Here it is, just before five-thirty in the morning, and I’ve not only been up since about a quarter to four, but I’ve been writing for nearly the last fifty minutes while listening to ABBA and Crowded House. Sometimes you can’t sleep because you had a sore, irritated eye from the night before that made writing difficult; sometimes you can’t sleep because you’ve got a scene rummaging around in your head and you gotta get up and write out five hundred or so words–which is what I’ve done this morning.
So what’s got me up this morning? Kerry. Actually Kerry and his mother, who is hovering over him like a UFO looking to abduct him so they can conduct strange experiments upon his young body. Mommy Malibey seem to have a bit of a bug in her bonnet, and she’s not getting off to a good start after Kerry tells her about the great lunches they have a school–a point she continues upon before they delve into family matters–
(All excerpts from The Foundation Chronicles, Book Two: B For Bewitching, copyright 2015 by Cassidy Frazee)
Louise crossed her arms as she watched her son finish making his lunch. “It would appear. Do they serve filet mignon every night, too?”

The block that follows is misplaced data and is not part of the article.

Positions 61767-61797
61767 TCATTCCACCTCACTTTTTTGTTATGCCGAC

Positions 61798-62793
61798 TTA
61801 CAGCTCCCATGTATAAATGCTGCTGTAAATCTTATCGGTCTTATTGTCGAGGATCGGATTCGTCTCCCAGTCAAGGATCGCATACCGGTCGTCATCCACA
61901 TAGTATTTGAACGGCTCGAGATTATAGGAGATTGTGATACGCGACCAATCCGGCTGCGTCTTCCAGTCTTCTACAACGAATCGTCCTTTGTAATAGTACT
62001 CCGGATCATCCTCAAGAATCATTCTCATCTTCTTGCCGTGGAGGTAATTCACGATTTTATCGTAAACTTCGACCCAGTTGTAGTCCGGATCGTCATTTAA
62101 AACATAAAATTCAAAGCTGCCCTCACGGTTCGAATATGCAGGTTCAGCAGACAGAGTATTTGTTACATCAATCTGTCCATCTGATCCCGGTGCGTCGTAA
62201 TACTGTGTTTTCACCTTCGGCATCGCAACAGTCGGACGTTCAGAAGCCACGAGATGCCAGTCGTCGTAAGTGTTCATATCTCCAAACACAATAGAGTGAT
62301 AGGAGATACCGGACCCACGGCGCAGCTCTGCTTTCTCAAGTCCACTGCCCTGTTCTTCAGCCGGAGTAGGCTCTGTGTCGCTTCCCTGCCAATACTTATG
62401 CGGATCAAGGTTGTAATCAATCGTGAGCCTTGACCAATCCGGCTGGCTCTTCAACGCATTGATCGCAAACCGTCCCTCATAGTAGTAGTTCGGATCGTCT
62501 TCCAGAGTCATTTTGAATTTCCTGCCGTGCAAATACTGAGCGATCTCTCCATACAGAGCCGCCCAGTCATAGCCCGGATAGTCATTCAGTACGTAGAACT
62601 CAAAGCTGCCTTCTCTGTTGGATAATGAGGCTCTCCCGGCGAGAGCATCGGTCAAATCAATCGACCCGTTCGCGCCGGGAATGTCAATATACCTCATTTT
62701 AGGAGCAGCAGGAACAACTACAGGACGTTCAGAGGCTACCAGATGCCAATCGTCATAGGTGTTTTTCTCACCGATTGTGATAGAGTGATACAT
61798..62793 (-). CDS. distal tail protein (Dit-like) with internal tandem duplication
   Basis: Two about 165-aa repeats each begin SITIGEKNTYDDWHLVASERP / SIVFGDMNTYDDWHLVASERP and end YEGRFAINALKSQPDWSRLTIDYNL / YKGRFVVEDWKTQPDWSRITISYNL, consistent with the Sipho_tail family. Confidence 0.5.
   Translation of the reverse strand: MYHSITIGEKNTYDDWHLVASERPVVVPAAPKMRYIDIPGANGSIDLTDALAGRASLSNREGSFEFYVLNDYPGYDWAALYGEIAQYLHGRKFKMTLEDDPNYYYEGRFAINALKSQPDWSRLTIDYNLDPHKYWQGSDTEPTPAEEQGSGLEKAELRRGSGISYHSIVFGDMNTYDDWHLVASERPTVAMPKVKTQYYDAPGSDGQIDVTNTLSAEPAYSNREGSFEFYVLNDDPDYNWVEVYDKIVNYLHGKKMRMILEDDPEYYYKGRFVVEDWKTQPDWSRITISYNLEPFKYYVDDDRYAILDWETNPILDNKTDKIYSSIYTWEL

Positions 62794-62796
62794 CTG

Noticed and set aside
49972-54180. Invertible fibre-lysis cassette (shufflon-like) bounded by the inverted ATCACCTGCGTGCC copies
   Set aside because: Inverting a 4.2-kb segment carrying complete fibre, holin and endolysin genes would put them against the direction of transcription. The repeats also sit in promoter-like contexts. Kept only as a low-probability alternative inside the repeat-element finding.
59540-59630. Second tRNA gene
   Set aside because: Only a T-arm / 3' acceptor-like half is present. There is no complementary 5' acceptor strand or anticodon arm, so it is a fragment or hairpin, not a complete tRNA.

“No, just on Wednesdays and Saturdays.” He quickly changed the subject. “What time’s dad coming home?”
“He’ll be in the office until about three or four—” Out of habit she checked the digital clock on the wall, which was set to the familiar AM/PM cycle; Kerry found it amusing that she never grew used to universal time. “You know how Christmas Eve is: they have to go over all the final sound edits for all the specials tomorrow.”
Kerry finished pouring the last of his soup into a bowl and set his sliced sandwich around the edge of a plate. “Yep—” He set the bowl in the center of the plate and grabbed a spoon. “Wouldn’t want the TARDIS sounding doggy on Christmas.”
“No, we wouldn’t.” His mother finally broke into a smile. “He said he’ll be home for dinner no matter what.”
“Sounds good.” He headed into the dining room and took his normal seat at the table. For a moment he thought his mother might join him at the table, but instead she headed into the family room and sat on the sofa watching television. It was obvious, however, that every few minutes his mother would glance in his direction and watch him eat, and he thought there was something on her mind that she wanted to share with him, and it had nothing to do with lunches, at home or school.
He was correct. After five minutes his mother found the need to open up. “I tried contacting your school.”
Kerry finished chewing before answering. “What for?”